The debate over industry 4.0 is how it will shape itself in the future, and how it will shape the future of industry, cities and the relationship of this particular two in between. Just like all industrial revolutions before, industry 4.0 certainly will increase humanity’s ability to create products, ship them around the world, and improve the customer experience. However, unlike other industrial revolutions, Industry 4.0 will enable unprecedented levels of automation, customization, productivity as well as efficiency. It can be interpreted from the recent research that people will be engaged with the production process in a way products are nearly fully customized for each customer. There are only ‘assumptions’ for what these sorts of flexibility and ultimate machinery communication will spatially and socially look like in the near future.
Further explanations due to the demands of industry 4.0 begins with vertical networking of smart production systems, which is expected to respond to the rapid changes in demand and stock levels of any kind. Secondly, horizontal integration via the new generation of global value chain networks are expected to enable an integration transparency, flexibility and global optimization. Thirdly, industry 4.0 is cross-disciplinary through-engineering across the entire value chain & life cycle of both products and customers; enabling new synergies to be created between product development and production systems. Finally, industry 4.0 has the impact of exponential technologies as a catalyst that allows individualized solutions, flexibility and cost savings.
Accordingly, in order for a better implementation of industry 4.0; promoting an open mentality towards learning, change and experimentation is crucial. An ecosystem perspective should be adopted while preparing production and distribution process. Adaptation towards the management of extended data, as well as the materials and machines themselves, is extremely urgent. Industry 4.0 does not revolutionize all formats of the industry yet, there are manufacturing units that operate on previous principles because of a number of reasons which may include lack of knowledge & awareness, lack of financial capital, limited applicability of 4.0 and issues with data security.
To conclude, the industrial evolution has brought with it social and economic problems as well, from the stark differentiation between the global north and global south to issues that concern human morality. Issues that include, exploitation of labor, child labor, exploitation of nature etc. These social issues take root in the capitalistic model of industrial growth. The geographical dispersion as a result of industrial evolution will most probably be transformed into a new kind; basically because the lack of digital accessibility. In other words, the implementation of new industries has no specific location and scale, considering the cutting-edge technologies and changing trends in industrial networking. Scale-based trends are now small-scale, localized industries with full digitalization and automation; but it is hard to implement industry 4.0 at diverse locations especially when reaching to brand new technologies become harder and harder every day. It seems that industry 4.0 campuses that are about to be established will challenge the issue of ‘local production and economy’. Furthermore, the new customer profile would probably be the ones that have the access to digital communication, thus, the rest of the population would be another question mark with regards to social aspects.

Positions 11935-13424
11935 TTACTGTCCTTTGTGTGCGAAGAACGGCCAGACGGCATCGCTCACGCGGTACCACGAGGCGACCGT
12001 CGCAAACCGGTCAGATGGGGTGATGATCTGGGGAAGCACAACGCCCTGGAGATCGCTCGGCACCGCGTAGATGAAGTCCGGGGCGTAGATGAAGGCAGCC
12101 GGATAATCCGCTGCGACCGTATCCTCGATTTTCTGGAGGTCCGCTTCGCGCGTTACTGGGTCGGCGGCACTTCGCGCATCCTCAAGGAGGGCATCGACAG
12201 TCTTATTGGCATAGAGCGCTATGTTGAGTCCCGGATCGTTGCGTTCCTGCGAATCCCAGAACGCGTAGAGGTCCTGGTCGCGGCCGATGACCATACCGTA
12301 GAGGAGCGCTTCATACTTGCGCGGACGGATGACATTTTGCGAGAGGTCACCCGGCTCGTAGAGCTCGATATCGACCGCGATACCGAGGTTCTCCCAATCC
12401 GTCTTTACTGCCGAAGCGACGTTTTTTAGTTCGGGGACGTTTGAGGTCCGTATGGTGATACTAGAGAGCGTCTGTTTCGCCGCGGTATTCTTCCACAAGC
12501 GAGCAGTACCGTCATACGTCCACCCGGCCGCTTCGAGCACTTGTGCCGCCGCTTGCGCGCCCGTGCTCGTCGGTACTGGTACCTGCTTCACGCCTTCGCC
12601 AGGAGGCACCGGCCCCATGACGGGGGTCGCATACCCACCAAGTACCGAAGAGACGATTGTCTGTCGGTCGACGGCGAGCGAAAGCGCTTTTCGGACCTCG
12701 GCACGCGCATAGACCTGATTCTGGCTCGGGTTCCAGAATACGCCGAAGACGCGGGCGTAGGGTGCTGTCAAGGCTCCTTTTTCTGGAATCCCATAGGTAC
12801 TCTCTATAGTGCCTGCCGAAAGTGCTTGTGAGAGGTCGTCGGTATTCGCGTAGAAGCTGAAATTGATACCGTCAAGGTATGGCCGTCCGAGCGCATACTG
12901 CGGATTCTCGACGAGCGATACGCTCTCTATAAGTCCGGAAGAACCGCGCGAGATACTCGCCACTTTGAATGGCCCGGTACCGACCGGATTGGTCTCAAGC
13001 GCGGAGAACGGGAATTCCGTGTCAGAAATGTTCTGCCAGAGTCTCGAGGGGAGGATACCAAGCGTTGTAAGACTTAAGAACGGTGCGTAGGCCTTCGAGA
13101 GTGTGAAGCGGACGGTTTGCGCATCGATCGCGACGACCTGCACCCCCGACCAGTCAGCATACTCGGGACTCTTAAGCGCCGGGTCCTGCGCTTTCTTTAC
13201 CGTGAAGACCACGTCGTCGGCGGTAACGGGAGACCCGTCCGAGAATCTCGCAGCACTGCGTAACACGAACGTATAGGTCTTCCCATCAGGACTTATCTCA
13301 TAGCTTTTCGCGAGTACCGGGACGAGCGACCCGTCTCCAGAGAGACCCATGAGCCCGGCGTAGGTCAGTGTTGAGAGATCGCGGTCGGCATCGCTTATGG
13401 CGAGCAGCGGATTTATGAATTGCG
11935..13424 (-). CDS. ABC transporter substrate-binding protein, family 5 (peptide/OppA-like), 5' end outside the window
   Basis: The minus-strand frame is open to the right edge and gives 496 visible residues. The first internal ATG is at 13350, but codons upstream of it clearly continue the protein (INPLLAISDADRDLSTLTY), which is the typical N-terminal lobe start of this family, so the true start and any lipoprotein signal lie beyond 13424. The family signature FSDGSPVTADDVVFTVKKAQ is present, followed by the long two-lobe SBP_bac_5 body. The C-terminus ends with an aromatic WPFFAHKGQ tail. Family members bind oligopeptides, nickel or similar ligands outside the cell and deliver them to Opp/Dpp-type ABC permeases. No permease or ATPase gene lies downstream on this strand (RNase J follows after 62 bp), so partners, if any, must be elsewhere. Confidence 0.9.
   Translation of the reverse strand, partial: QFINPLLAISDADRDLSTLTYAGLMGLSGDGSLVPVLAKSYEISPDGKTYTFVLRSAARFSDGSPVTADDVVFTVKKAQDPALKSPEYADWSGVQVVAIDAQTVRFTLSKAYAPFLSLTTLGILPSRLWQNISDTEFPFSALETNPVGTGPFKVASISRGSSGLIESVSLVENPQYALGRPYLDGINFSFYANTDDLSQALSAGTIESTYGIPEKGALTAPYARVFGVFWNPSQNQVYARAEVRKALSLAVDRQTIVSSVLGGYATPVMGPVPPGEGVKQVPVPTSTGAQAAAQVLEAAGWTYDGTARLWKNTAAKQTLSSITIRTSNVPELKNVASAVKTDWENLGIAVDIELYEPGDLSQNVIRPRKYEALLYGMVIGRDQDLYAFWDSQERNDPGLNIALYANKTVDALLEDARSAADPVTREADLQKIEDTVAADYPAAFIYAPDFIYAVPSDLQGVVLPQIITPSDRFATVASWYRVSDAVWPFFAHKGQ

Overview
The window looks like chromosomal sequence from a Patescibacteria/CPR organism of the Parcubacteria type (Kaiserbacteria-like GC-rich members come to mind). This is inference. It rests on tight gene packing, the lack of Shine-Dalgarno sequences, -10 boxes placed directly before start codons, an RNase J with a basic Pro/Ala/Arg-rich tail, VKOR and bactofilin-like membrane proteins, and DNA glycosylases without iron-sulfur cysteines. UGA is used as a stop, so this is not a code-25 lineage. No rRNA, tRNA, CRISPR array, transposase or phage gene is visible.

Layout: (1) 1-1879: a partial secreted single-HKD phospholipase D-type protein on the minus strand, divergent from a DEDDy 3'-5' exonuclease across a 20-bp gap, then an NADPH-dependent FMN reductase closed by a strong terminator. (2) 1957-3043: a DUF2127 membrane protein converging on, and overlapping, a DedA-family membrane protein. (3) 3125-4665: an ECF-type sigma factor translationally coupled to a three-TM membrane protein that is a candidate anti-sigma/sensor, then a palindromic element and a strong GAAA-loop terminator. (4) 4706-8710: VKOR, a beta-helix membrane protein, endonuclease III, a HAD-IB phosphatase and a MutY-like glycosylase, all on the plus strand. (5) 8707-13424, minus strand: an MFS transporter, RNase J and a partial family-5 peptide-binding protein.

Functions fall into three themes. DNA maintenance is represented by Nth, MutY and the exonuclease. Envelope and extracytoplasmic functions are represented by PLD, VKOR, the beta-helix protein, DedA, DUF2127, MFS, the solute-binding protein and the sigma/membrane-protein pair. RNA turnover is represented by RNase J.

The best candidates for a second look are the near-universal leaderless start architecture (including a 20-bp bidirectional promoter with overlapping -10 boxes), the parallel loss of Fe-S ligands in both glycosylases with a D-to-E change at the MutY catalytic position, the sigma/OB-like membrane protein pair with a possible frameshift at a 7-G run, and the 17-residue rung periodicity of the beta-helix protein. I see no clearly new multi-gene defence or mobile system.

On another spectrum, the way the evolution of industry has changed the industry itself is also worthy of mentioning. We observe that with the change in technology, the size occupied by various units of production has also changed, along with the interaction of the manufacturing process with itself. Production spaces have shrunken and become more efficient along with the industries looking at another level of interaction with society. Industry 5.0 is one such idea where the industries change priorities and look towards the societies interaction with the industry at a priority instead of efficiency and capital.
The evolution of industry has impacted every field of life, from the industries themselves to societies in their interaction with one another. The spatial context of industrial growth can be observed by looking at the new typologies and genre of activities that industry has brought about. “What we have seen over the past few years though, is that industrial Ethernet is now demanding more performance and a new architecture,” says Jörgen Palmhager. The evolution of industries, when observed keenly, can provide a backdrop to understanding the evolution of humanity itself; then the transformation can be smoothened up, rather than a radical change that would certainly cause various social, economic and spatial results that cannot be recoverable.